Honey bee colonies around the United States are in decline, threatened by several different diseases and parasites. John Hafernik, a professor of biology at San Francisco State University, describes how a parasitic fly that was thought to prey upon bumblebees may pose a new threat to honey bee populations in the U.S.
New state laws reflect controversial national issues such as immigration. They also regulate local concerns from requiring teaching about important gay figures in California schools to limiting when New Yorkers can fertilize their lawns. NPR's Corey Dade and Pam Fessler discuss 2012's new laws.
After more than 20 years as a columnist for the Atlanta Journal-Constitution, Pulitzer Prize-winner Cynthia Tucker left to become a visiting professor at the University of Georgia. She edited the editorial page for the paper for eight years until she was reassigned as a political columnist.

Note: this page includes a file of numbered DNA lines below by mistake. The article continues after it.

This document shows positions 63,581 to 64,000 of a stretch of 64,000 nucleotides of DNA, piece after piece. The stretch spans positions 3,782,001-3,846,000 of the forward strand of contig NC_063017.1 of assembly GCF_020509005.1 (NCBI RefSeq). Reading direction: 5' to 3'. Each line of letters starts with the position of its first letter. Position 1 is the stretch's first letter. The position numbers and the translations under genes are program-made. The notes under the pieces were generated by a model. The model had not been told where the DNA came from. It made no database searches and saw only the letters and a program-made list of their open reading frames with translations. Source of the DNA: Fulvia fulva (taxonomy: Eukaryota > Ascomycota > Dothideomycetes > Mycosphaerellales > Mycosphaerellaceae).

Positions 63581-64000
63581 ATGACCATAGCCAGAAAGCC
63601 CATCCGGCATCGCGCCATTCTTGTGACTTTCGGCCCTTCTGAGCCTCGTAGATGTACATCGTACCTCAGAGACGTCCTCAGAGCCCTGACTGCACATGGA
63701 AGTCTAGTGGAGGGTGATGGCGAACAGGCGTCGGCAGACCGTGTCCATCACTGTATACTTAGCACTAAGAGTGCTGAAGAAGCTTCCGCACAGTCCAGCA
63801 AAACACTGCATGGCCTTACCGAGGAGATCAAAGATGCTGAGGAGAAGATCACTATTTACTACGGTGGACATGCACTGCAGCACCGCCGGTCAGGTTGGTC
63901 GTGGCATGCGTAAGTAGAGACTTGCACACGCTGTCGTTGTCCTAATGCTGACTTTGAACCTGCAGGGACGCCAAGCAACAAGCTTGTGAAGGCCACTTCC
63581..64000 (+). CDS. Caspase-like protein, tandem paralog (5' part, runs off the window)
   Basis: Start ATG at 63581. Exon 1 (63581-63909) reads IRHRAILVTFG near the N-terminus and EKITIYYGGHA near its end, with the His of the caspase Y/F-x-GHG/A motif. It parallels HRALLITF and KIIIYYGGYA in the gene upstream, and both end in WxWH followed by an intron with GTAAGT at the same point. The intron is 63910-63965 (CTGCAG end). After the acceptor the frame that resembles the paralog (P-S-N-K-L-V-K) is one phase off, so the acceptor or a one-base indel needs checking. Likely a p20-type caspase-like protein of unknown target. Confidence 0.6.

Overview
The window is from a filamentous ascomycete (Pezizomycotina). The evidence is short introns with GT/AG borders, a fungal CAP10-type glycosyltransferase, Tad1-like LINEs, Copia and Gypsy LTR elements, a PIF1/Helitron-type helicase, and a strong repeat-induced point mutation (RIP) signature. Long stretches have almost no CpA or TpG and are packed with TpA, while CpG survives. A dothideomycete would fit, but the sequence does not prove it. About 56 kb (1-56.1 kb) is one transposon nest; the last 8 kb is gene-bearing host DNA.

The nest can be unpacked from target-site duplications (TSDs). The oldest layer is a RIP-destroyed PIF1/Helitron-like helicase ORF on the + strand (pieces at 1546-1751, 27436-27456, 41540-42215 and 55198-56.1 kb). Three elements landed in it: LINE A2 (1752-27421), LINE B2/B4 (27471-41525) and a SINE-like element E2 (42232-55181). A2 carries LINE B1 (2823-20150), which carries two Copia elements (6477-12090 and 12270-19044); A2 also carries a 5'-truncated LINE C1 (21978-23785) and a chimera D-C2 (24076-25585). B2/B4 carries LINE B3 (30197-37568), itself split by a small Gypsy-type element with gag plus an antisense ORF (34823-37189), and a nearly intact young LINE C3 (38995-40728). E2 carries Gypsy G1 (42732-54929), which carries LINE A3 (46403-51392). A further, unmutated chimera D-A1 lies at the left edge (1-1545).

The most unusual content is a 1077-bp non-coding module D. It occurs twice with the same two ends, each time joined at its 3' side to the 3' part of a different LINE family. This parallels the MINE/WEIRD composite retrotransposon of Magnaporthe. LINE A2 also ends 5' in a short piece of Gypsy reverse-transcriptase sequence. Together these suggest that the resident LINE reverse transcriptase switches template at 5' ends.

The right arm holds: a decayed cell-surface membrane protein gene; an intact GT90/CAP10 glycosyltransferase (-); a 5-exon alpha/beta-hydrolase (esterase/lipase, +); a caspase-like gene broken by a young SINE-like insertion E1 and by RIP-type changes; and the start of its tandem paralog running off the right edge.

Middle childhood was often thought of as a developmental placeholder between toddler and teen years. But a special issue of Human Nature explains that's when children learn to reason, control impulses, understand and accept mortality and plan for the future, among other developmental milestones.
More than 90 percent of patients in one survey said they'd want to know what doctors write in their charts. The majority of doctors, though, are reluctant to share their notes. Time's Alice Park explains why patients want to see their charts — and why many physicians are wary of the idea.